On the Move

Political Strategies in Art

On the Move: Political Strategies in Art addresses the ongoing global political and economical shifts reflecting into the works of artists and their chosen working strategies in the real world. The Western (art)world often romanticises the waves of activist art, as evidenced by the recent examples from Latin America (student movement, the related performativity) and North Africa (Arab Spring, new wave of street art).

A step forward from representations of phenomenons, from showing, is real dialogue, and the creation of new ideas and solutions across the boundaries of art and research fields long-term in the South-North axis. The theory as well as art has to take a step forward from the Post-era and try out research and art developed utopian models in the real world.

On the Move is organised in partnership with HIAP and Perpetuum Mobile. The programme is curated by Marita Muukkonen.

On the Move commenced in 2013 with the residencies of artists Ganzeer and Khaled Jarrar, and in 2014 the programme continued with Back to (the) Square 1, commissioned by Checkpoint Helsinki. Back to (the) Square 1, based on fresh curatorial research in Egypt and Palestine, took form throughout March 2014 with public events (screenings, interventions, etc.) and an exhibition at Forum Box.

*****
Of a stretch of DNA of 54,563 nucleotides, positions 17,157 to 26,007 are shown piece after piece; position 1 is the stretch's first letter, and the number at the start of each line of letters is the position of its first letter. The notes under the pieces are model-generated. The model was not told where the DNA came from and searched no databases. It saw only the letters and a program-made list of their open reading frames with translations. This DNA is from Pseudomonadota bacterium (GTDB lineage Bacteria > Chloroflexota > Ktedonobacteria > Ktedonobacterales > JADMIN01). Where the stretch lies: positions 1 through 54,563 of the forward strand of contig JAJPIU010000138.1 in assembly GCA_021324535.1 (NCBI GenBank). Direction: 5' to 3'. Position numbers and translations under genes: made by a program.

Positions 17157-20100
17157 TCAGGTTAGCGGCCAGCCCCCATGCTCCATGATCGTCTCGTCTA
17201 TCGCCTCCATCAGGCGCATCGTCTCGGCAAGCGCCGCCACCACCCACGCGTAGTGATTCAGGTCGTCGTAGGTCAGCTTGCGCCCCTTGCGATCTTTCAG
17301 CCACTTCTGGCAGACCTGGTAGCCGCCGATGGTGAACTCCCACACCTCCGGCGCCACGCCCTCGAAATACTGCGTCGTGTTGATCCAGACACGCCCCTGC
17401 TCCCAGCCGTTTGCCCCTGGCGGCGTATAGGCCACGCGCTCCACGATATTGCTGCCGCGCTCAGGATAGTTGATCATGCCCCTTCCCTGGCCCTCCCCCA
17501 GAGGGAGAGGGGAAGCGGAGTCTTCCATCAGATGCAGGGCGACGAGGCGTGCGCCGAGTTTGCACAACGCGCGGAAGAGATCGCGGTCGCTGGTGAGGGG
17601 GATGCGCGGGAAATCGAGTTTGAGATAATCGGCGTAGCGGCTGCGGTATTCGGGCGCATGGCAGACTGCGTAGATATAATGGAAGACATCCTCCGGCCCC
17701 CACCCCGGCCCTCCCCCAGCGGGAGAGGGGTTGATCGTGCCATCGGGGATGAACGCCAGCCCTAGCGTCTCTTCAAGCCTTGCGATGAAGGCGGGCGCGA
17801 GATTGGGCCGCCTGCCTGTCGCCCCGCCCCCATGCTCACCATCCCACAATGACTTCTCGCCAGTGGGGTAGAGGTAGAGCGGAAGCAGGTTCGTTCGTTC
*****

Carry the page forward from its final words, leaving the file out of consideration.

Back to (the) Square 1 seeks to generate public reflection on how newly rebellious young movements over the world mesh with contemporary art. It features a selection of leading and emerging artists from Egypt and Palestine, and their reflections of artistic insurgencies and documents of resistance from their home towns.

The full programme can be found on the Checkpoint Helsinki website.

In August 2014, the programme continued with To the Square 2, this time organised as a part of the Helsinki Festival. Taking over the central Lasipalatsi Square, To the Square 2 was connected to artistic and political movements on several continents. The programme was curated by Perpetuum Mobile (Marita Muukkonen & Ivor Stodolsky)

The programme is funded by the Finnish Cultural Foundation.